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What are 5 ways to get surgeons to drive change?

By Michael Donoghue

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Know what's weird? Day by day, nothing seems to change, but pretty soon...everything's different.
       - Calvin from Calvin and Hobbes

In previous posts, we have made reference to things like governance, the surgical block schedule and driving change in the OR. When considering change in the OR, the one seemingly impossible task is altering surgeon behavior.  I believe that changing surgeon behavior, while difficult, is very achievable and not entirely different than changing the behavior of anybody in an organization. Change is inevitable today and every organization must adapt to environmental changes in order to survive. In the early 1990's, while Jack Welch was chairman of GE, we began to embrace change utilizing a model known today simply as CAP (the Change Acceleration Process). I'm convinced that CAP's 5 essential components and 2 foundational principles apply as well to surgeons as to others. The tools that make up the CAP Model are used to help facilitate change and accelerate the acceptance of that change. Following this model will improve your chances of implementing sustainable change in the OR.

Two Foundational Principles
The first of the 2 foundational principles is Leading Change, or having strong visible leadership commitment to supporting and leading the change efforts. You must first identify that surgeon leader to champion the change effort. This leader must have support of the administration of the hospital to be successful. The OR must also have strong governance including policies and procedures in place to support the change. These systems and structures are the second foundational principle.

Five Components of the CAP Model
  1. Create a Shared Need - In order for a surgeon leader to successfully drive change, they must consciously include the 5 components of the CAP model. The first of which is creating a shared need. Surgeons must see the benefit of change. Different things motivate different surgeons. Some surgeons prefer a block of time on one day in one room with one team so that the rest of their week can be spent seeing patients in their office. Some surgeons value an early start or a rapid room turnover. Other surgeons would like more open time to book outside of normal block hours. Creating a shared need involves finding out what motivates surgeons on an individual basis. The need for change must exceed its resistance.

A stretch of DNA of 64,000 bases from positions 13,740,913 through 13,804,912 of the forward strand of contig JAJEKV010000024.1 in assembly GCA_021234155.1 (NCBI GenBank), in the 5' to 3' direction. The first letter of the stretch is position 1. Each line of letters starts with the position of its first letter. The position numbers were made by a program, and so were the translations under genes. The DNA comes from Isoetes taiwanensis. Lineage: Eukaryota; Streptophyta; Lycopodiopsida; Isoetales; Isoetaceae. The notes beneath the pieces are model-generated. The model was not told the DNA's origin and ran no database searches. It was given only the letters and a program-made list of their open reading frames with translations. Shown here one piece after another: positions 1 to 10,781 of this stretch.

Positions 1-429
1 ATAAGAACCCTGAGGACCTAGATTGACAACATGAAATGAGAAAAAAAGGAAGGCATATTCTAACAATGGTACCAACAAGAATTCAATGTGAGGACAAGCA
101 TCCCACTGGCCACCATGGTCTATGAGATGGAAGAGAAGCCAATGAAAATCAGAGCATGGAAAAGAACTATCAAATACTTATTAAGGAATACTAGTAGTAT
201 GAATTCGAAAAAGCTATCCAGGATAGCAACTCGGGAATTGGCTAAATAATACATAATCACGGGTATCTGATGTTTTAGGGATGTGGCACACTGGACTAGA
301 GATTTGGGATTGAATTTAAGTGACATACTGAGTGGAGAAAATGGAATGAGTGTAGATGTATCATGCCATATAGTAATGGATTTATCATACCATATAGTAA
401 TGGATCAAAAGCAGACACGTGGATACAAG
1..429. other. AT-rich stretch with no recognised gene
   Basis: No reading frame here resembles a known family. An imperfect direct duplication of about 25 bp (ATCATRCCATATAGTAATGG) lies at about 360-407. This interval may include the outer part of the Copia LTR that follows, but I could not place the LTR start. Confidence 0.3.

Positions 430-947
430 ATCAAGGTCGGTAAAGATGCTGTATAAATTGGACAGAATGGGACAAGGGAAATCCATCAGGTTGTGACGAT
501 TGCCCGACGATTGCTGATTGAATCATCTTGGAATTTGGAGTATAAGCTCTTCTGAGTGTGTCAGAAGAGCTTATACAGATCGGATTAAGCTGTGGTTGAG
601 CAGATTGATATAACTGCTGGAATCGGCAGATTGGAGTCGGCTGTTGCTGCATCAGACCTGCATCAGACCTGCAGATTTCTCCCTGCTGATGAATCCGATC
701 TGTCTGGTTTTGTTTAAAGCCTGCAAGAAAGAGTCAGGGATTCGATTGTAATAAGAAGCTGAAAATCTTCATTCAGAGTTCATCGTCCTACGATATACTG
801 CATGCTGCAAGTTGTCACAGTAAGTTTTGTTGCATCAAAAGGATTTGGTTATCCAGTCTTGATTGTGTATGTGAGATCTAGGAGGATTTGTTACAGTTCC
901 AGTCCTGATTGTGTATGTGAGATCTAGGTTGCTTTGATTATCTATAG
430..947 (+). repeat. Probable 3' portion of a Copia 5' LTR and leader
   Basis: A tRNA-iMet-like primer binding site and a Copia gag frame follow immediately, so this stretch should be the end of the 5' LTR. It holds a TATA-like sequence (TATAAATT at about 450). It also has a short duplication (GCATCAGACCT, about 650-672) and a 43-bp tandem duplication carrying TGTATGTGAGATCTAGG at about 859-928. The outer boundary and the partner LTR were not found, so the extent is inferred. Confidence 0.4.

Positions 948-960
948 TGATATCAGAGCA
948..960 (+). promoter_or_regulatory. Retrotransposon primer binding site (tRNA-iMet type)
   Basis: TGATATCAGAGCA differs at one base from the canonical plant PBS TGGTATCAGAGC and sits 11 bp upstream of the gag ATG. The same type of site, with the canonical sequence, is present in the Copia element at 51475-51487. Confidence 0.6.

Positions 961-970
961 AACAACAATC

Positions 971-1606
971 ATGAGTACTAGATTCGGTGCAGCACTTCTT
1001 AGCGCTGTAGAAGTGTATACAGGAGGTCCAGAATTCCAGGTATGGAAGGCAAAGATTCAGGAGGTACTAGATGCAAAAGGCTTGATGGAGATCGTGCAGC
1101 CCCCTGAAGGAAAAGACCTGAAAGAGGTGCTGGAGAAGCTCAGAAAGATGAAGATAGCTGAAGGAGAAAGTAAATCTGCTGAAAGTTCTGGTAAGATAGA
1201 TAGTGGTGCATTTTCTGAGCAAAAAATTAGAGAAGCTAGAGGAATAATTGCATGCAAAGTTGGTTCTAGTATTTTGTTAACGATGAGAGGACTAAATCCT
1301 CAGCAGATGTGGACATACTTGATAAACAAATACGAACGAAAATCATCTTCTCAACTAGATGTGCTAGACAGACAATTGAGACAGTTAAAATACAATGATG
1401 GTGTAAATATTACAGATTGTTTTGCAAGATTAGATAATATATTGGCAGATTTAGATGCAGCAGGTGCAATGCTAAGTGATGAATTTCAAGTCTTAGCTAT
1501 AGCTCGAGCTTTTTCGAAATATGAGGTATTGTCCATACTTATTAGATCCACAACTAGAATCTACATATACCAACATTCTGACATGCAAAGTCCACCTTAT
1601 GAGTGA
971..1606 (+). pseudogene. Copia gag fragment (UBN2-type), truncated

2. Shape the Vision - The second component in the process is to shape the vision of the outcome of the change. The outcome of the change must be clear and widely understood. Surgeons must visualize how their life will be better after the change. Having a more predictable schedule with on-time starts and rapid room turnover times is often a nice vision to project. Having clearly articulated rules that will be strictly enforced gives surgeons confidence that the administration and staff are committed to improving service.
  3. Mobilize the Commitment - Once you have surgeon buy-in, it is time to mobilize the commitment to change. One of the most effective ways to get surgeons to begin to change is for staff to demonstrate commitment to improving things for surgeons. Surgeons become more efficient when the OR schedule is more predictable. Starting cases on time and quickly turning over rooms show surgeons that change is possible and helps garner their support for change initiatives.
  4. Monitor Progress - The fourth and fifth components of the CAP model are making change last and monitoring progress. It is important that once the change is started, it endures. Having the systems and structures to monitor the change and take corrective action when necessary is crucial to sustaining the change. Dashboards with metrics related to block utilization, on time starts and room turnover help provide visibility to process performance.

Following this methodology does not guarantee success. But, it greatly improves the probability that change will not only occur, but also will be sustained.  

Comments (2)






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  • Tulika July 22, 2010 7:16 PM

    This write up is excellent!! I like the way you've articulated the CAP tools to a healthcare setup.I was working with the back office team of GE Healthcare in India and now at the Cleveland Clinic...so, was aware of the CAP tools for transitions and now a great insight to a hospital setup.Thanks for sharing

  • Michael Donoghue July 23, 2010 2:32 PM

    Tulika- Thank you for your comments. I hope you have the opportunity to utilize the CAP tools to help drive change in your organization. They can be very powerful. They have helped me enormously over the years. Please share your success stories as the come!